'He will do everything himself. He wishes to be the universal man.'
WELLINGTON found the King in bed wearing a dirty silk jacket and an even scruffier turban night cap. 1 He had been ill for some time, suffering from gout and rheumatism; and was deeply concerned by the resurgence of Harriette Wilson, now living in Belgium as Mme Rochfort, who was threatening to publish further stories about his murky past. He cheered up at the sight of the Duke, however, called out, 'Arthur, the Cabinet is defunct', and proceeded to entertain him with imitations of its members so skilfully executed that he contrived not merely to sound like them but actually to look like them too. The Duke had 'never seen anything like it'. It was all 'so lively, so exact and so amusing'. 'It was quite impossible to restrain from fits of laughter.' 2
But the King's cheerful mood did not last long. He listened to the Duke's proposed candidates for office with increasing gloom, objecting particularly to Peel, whom he had never liked, and positively refusing to consider Lord Grey. It was not long before Wellington, having got his own way about Peel, who became Home Secretary, wished that he had never undertaken the task with which the King, more peevish and fretful day by day, had entrusted him: he might have avoided 'loads of misery'. He was particularly upset that he had been unwillingly induced to relinquish his resumed appointment as Commander-in-Chief, it being considered incompatible with that of Prime Minister.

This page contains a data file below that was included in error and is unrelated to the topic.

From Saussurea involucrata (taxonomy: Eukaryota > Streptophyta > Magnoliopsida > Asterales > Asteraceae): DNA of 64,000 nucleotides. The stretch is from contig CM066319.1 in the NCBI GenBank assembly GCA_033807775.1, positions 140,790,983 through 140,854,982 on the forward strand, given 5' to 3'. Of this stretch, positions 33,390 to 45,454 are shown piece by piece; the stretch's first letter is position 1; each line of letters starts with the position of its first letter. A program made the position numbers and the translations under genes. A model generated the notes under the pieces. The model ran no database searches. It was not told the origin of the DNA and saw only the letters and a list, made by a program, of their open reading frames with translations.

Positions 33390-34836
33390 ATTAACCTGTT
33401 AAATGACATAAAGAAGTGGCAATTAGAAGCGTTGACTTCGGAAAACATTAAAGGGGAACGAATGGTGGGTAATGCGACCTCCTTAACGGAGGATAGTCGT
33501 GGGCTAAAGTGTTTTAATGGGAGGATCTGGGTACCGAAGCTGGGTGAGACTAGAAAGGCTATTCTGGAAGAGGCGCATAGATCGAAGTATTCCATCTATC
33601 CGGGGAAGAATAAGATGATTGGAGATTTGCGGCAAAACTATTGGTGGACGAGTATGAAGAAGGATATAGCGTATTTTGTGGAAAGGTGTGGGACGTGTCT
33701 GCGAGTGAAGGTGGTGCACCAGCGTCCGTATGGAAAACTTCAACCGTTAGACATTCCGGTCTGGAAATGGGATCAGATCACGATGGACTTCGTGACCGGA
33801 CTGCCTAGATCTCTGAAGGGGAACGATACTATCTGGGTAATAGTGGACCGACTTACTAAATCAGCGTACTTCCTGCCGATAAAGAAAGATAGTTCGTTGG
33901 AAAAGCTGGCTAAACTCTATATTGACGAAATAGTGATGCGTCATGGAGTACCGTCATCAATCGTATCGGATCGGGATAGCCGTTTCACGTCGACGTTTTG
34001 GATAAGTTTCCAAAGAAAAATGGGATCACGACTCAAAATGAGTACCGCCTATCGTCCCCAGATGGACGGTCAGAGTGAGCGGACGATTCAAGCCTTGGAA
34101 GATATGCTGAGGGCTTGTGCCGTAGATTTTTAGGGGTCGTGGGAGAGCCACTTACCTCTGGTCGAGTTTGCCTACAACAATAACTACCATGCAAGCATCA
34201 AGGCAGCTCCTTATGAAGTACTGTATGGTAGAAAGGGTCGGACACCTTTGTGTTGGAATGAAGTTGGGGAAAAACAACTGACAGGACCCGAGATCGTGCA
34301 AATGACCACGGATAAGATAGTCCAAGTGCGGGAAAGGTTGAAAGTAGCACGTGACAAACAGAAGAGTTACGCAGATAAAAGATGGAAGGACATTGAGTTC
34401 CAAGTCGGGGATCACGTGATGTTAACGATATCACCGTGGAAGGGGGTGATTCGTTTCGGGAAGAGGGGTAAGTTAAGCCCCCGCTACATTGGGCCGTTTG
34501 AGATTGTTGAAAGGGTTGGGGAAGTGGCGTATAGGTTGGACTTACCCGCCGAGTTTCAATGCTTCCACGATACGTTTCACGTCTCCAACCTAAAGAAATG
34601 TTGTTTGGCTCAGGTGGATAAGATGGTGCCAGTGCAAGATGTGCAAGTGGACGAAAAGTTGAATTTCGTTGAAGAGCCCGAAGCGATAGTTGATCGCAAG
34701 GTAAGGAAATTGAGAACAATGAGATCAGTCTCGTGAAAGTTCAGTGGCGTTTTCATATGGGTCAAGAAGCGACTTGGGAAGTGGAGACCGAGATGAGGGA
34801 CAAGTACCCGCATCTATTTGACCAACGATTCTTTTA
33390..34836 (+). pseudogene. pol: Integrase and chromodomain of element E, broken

At the first meeting of his Cabinet, one of his Ministers thought that they all displayed to each other 'the courtesy of men who had just fought a duel'. 3 Most of them were at least in agreement that the Prime Minister himself was 'domineering', a verdict with which the King at that time concurred. Already of the opinion that Wellington was 'incapable of flexibility', that he set about a question 'like a battery of